Steve Peters

Narrative Experience Design

Helping studios, networks, theme parks and agencies develop engaging, immersive experiences.

Why Hollywood Needs More Experience Designers

(Originally posted at Transmedia Coalition) screensIt’s 2013, and Second Screen is all around us, touted as the Next Big Thing. All of the major broadcast networks seem to have some sort of second screen sync app now, by which you can get “extra” content on your smartphone or tablet while you’re watching your favorite shows. CBSFoxABCNBCSyFyAMC… Sounds pretty cool, right?

But try out one of these apps, and it becomes apparent that they’re a solution in search of a problem. It seems like the main uses seem to be leveraging social media (JOIN THE CONVERSATION!), polls, trivia, links to actors’ IMDB pages, and, puzzlingly, behind-the-scenes videos (am I supposed to pause the main screen while I watch these?)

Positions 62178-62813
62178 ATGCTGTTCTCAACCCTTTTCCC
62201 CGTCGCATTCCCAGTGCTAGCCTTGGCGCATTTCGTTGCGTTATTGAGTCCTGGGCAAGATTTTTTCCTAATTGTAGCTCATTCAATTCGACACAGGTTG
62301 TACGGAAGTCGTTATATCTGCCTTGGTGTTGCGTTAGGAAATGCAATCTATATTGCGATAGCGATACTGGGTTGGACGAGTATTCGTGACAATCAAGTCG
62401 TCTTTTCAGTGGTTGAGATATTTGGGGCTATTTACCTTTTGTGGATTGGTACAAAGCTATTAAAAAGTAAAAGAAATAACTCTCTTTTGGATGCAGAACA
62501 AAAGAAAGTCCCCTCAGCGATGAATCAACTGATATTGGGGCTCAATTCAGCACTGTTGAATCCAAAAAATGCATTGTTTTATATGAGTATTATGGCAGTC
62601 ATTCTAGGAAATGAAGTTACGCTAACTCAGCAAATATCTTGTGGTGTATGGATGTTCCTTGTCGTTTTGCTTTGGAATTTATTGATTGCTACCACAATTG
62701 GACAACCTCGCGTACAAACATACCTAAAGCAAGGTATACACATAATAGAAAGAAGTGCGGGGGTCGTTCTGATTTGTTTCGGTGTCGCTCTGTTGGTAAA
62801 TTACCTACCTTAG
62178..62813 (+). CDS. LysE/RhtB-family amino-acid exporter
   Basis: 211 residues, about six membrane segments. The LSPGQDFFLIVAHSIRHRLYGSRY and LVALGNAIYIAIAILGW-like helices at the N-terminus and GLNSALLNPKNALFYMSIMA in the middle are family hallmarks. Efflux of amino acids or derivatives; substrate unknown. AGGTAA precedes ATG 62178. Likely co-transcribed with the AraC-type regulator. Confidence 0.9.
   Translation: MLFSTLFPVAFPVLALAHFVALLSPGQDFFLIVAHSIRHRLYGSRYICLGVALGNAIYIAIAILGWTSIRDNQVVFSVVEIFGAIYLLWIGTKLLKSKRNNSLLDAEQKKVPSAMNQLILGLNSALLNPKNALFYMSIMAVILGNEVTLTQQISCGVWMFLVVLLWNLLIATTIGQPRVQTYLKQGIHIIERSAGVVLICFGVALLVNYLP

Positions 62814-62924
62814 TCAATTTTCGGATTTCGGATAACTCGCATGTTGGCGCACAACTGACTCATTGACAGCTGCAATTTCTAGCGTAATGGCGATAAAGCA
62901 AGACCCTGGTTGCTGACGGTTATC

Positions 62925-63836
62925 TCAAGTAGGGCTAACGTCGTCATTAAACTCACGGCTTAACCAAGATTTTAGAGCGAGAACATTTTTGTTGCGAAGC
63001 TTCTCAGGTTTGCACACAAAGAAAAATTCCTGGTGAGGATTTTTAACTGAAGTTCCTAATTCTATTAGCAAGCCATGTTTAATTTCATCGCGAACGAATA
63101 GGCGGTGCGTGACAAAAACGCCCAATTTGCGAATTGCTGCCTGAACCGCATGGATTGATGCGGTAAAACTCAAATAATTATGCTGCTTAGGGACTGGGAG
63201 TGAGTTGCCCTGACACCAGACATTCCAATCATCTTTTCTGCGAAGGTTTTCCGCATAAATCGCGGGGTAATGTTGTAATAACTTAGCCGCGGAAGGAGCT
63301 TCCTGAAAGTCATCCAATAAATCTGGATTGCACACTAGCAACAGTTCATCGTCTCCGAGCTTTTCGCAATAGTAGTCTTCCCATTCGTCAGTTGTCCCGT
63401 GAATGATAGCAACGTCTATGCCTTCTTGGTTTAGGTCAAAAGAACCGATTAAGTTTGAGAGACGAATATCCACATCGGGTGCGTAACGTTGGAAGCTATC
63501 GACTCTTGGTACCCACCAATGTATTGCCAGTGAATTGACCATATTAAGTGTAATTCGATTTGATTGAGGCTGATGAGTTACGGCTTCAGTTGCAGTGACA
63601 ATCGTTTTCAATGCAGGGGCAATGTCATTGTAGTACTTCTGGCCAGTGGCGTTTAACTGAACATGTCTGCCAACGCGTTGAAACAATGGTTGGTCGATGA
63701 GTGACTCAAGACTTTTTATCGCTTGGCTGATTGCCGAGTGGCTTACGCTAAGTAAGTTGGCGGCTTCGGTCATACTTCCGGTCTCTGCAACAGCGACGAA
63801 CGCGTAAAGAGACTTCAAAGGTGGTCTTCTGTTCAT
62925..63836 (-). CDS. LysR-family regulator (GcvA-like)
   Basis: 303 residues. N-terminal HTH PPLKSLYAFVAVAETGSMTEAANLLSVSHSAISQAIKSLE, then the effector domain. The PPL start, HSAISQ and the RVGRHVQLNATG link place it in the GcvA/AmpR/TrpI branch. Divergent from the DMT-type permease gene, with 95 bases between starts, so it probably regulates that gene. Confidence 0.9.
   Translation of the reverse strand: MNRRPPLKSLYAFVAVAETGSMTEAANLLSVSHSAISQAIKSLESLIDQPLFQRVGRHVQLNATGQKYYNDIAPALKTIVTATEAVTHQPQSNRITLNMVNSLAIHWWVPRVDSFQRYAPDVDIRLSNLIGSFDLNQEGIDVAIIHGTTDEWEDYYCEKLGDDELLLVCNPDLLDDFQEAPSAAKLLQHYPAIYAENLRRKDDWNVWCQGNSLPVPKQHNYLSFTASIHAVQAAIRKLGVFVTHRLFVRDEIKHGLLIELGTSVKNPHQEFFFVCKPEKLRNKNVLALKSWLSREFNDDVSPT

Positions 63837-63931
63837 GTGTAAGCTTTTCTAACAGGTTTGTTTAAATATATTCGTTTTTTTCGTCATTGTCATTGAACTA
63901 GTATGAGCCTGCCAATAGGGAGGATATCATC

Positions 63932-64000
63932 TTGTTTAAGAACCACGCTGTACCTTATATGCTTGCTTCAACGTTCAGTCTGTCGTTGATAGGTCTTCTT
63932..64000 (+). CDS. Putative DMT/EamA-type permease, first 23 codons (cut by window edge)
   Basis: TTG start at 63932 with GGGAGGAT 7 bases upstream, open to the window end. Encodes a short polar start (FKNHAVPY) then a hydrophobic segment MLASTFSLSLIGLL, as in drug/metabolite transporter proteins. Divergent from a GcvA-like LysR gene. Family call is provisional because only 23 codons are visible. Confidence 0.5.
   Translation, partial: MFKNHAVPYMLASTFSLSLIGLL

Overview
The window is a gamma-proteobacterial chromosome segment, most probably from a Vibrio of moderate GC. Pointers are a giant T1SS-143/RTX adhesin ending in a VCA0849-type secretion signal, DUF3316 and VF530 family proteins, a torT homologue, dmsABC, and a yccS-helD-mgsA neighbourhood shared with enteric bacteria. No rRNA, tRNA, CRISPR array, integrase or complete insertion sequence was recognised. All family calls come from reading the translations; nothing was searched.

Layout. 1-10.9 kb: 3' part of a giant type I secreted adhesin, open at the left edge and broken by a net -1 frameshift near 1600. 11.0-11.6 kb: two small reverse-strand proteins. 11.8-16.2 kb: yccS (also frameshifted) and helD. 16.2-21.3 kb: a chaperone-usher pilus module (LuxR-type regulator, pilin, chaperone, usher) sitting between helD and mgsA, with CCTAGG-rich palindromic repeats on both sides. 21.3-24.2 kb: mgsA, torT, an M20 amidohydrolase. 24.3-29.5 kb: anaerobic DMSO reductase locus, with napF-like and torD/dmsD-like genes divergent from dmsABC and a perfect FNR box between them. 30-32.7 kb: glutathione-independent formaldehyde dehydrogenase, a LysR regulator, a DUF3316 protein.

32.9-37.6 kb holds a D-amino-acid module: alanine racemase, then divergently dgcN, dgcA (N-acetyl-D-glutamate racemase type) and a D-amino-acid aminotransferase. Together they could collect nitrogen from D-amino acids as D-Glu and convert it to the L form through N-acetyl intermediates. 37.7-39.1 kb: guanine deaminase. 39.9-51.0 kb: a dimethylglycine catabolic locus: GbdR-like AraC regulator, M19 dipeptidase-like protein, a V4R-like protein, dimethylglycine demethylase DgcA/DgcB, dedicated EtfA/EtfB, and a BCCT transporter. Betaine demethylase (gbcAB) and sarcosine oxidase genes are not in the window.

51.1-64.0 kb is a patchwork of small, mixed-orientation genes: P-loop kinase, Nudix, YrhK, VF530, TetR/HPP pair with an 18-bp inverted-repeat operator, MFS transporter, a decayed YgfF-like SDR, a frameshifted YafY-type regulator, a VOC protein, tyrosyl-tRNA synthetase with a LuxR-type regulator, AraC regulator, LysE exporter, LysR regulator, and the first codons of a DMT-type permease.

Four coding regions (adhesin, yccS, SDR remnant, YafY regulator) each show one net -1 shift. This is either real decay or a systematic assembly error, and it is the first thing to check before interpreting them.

IntoNow's Iron Chef Sync App

Who actually uses these apps once they’ve tried them out? Nobody is revealing actual numbers, although the metrics that do leak out aren’t all that great. A recent second screen initiative for The Next Iron Chef: Redemption was only used by a maximum of 3,000 people each week for eight weeks, according to Channing Dawson, a senior advisor of Scripps Networks Interactive.